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Employers will need to follow a correct dismissal and disciplinary process called the ACAS Code of Practice if they want to avoid a claim for unfair dismissal. Minor conduct issues can often be resolved informally between you and your employer.
The disciplinary process should be dealt with in a matter of weeks but there can be unforeseen delays due to you or a manager not being available. More complex or difficult cases (for example, where fraud or a criminal offence is alleged) will inevitably take longer.
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If you have been asked to attend a disciplinary investigation then we can help you respond and prepare to give you the best chance of getting the outcome you want. We know how stressful being involved in an investigation and disciplinary hearing can be - especially if you think you are not to blame and your job is on the line.
A record will be kept on your personnel file but informal warnings ought to be ignored if there is a formal disciplinary hearing for something different later on.
If the allegations are more serious, your employer may look to follow a formal disciplinary route and require you to attend a disciplinary hearing. You have a general right to be accompanied at the disciplinary hearing by a work colleague or union official if you are a member. You should be given a reasonable amount of time to prepare.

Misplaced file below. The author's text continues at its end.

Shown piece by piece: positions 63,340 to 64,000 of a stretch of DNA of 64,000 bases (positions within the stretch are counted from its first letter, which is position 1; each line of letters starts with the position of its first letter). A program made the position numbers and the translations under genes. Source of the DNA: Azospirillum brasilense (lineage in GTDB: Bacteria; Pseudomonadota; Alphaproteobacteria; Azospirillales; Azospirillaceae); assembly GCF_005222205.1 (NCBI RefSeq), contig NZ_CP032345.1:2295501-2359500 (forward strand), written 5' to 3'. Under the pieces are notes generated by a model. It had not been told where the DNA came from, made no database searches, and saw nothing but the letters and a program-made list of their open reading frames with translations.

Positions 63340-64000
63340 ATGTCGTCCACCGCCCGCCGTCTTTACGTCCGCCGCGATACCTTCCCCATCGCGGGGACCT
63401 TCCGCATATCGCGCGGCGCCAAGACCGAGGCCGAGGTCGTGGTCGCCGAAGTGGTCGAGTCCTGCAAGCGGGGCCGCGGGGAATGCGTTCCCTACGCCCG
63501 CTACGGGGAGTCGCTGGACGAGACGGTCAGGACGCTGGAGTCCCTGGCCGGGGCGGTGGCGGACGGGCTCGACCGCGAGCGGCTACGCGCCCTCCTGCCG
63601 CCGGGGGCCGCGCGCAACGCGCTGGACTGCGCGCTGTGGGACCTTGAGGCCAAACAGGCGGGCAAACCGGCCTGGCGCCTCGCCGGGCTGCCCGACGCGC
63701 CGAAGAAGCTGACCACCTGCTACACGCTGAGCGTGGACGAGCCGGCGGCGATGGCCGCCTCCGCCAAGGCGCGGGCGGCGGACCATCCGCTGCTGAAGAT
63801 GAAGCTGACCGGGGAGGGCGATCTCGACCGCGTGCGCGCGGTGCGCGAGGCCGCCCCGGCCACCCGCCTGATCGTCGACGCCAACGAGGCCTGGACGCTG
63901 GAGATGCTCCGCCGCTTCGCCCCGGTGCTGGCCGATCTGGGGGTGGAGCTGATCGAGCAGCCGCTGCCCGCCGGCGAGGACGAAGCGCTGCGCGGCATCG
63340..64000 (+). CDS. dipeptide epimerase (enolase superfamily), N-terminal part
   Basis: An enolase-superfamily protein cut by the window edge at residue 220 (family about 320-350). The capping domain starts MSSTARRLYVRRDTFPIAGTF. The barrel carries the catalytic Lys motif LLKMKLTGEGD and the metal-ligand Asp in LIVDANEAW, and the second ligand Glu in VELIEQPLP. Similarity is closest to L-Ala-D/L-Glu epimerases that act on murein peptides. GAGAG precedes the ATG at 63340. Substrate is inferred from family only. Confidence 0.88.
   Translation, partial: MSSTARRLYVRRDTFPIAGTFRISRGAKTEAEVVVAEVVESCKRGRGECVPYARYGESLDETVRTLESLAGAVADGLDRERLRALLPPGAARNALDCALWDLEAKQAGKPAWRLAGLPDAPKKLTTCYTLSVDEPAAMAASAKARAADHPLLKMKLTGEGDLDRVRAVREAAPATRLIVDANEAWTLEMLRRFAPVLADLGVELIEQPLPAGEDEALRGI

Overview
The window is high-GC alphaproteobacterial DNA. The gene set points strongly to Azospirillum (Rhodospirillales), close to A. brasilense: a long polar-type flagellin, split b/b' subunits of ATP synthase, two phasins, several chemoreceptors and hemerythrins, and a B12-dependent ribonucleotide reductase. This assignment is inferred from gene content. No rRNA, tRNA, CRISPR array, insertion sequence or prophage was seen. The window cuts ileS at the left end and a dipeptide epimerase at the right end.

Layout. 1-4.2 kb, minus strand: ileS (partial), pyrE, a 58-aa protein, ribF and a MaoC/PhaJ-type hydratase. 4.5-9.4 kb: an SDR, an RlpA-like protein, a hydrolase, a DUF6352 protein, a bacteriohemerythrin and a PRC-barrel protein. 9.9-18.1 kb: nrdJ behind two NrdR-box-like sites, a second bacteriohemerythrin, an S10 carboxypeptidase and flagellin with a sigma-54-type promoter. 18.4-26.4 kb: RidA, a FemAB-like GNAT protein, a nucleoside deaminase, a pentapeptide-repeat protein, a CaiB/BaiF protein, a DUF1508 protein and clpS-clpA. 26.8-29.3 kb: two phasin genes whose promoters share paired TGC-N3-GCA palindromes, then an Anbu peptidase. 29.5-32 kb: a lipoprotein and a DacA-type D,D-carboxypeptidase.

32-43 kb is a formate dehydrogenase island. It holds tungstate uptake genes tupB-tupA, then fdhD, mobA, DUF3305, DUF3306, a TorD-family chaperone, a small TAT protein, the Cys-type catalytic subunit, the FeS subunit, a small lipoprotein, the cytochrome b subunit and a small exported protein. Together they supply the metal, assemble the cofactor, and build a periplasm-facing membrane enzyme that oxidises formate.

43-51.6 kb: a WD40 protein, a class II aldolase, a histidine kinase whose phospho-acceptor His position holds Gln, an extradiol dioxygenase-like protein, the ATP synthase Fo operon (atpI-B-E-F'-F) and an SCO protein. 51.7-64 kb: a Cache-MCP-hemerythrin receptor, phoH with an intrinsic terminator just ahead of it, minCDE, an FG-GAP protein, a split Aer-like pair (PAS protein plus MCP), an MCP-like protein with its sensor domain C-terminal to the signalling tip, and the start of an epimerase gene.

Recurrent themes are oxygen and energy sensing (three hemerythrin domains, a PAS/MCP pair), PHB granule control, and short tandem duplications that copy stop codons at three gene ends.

After the meeting your employer should inform you in writing if action is to be taken. You have the right to appeal against any disciplinary action taken.
Where someone raises a grievance during a disciplinary process, the disciplinary may be temporarily suspended to deal with the grievance. Where the grievance and disciplinary cases are related, however, it may be appropriate to deal with both issues concurrently, and many employers opt for this to save time.
A dismissal will not necessarily be unfair if an employer does not put disciplinary proceedings on hold to deal with a grievance. Each case will depend on its particular facts and an employer will have to show that not suspending the disciplinary process to investigate a grievance was a fair and reasonable thing to do.
If your employer has not followed a correct process, you may have a claim for unfair dismissal.
Yes, you can. It is not uncommon to consider resigning when you are facing disciplinary allegations, but this is a very tactical situation and one that you should take legal advice on before you make any decision.
The benefits of resigning on the face of it are clear. You would be able to avoid having a dismissal on your personnel record, because you resigned first. However, such a knee jerk reaction could be seen to be evidence of your guilt. At the same time, it could weaken any subsequent employment tribunal claim you wish to make, and could also negatively affect your job reference.
When obtaining disciplinary advice, there are a number of different funding methods available for our work. To find out more information about funding methods available, click here.
Our specialist employment team have expertise in all areas of employment law. These areas include Disciplinary Actions and Grievance Investigations.
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